So is “The Road Below” a good jumping on point for someone that has seen the movies but never read the comics?
Seifert: “The Road Below” picks up near the end of the first year of the Hellraiser ongoing, when the status quo has been completely up-ended, and then it runs from there. I tried to make it pretty self-contained, so it’s not going to be as hard to get into as picking up the current ongoing mid-run — but there’s definitely a learning curve. But if you’re a fan of the movies and you want to pick it up, all you really need to know is that Kirsty is the new Pinhead, and she’s trying to lead Hell in a “kinder, gentler” direction. But we all know where good intentions lead…
Did you follow the current comic series or did you go back and re-watch the films to refresh yourself on the source material?
Seifert: Both! I’ve read the current ongoing Hellraiser several times as research, and I’ve also watched the first couple Hellraiser films several times. It’s really important to me that my work on Hellraiser synchs up both with the current comic series, and with the movies it spun out of.
What is it like working with Clive Barker and BOOM Studios?
Seifert: Hellraiser is Clive’s baby — but he’s a very busy man. So most of my direction comes through BOOM! Studios or through Clive’s film company Seraphim. But Clive is reading all the outlines, all the scripts, everything — and making sure everything matches with where he wants Hellraiser to go.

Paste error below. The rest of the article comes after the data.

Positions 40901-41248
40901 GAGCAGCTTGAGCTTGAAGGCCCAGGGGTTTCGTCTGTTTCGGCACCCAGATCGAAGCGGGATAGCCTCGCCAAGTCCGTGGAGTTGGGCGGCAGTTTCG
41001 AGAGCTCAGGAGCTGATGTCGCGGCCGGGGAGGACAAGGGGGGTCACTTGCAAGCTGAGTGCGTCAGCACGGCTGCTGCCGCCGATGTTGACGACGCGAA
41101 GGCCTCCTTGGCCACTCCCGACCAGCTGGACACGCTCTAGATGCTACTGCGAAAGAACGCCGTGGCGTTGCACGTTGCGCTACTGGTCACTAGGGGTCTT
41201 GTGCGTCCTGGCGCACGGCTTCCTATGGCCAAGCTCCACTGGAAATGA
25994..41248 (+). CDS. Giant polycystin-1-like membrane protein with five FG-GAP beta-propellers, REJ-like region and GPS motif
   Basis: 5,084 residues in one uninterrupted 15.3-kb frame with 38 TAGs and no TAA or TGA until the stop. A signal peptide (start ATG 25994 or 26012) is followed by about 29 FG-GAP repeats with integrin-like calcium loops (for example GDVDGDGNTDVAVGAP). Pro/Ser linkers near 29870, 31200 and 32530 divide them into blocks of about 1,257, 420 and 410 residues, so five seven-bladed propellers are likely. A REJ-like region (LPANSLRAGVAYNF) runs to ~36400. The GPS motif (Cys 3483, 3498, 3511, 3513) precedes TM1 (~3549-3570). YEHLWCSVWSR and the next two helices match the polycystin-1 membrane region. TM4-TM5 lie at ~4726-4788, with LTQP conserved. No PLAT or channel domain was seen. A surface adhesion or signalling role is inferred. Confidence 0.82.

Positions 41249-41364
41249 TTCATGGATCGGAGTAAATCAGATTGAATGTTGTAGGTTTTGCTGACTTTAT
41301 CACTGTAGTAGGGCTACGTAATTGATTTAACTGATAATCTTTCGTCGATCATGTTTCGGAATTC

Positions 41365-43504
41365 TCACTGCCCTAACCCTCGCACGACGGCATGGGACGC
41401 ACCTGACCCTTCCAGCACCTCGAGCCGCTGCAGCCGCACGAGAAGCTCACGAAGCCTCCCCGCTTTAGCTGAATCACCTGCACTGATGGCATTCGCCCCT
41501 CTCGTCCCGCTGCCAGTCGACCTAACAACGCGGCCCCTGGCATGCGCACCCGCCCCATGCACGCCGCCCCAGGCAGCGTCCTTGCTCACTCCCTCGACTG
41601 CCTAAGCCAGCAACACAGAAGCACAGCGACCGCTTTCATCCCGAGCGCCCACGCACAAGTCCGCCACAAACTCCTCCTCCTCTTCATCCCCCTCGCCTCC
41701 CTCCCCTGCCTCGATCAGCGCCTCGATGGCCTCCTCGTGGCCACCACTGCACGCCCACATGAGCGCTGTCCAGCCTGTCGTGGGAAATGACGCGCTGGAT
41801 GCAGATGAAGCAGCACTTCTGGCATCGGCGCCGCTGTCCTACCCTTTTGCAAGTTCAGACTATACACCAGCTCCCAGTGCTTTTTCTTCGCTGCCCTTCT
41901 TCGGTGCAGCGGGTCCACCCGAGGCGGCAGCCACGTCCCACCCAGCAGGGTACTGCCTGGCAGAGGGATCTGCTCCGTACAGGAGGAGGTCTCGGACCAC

How do you approach a long standing property with a history and passionate loyal fan base?
Seifert: I can’t please everyone. It’s impossible, and I understand that. So all I can do is write the stories I would want to read, and to be true to the parts of the franchise that made me fall in love with it to begin with. So “The Road Below” is basically the Hellraiser story I’ve been wanting to read ever since I first became a Clive Barker fan in high school.
How does working on a licensed property compare to creator owned? Are there benefits and drawbacks to both?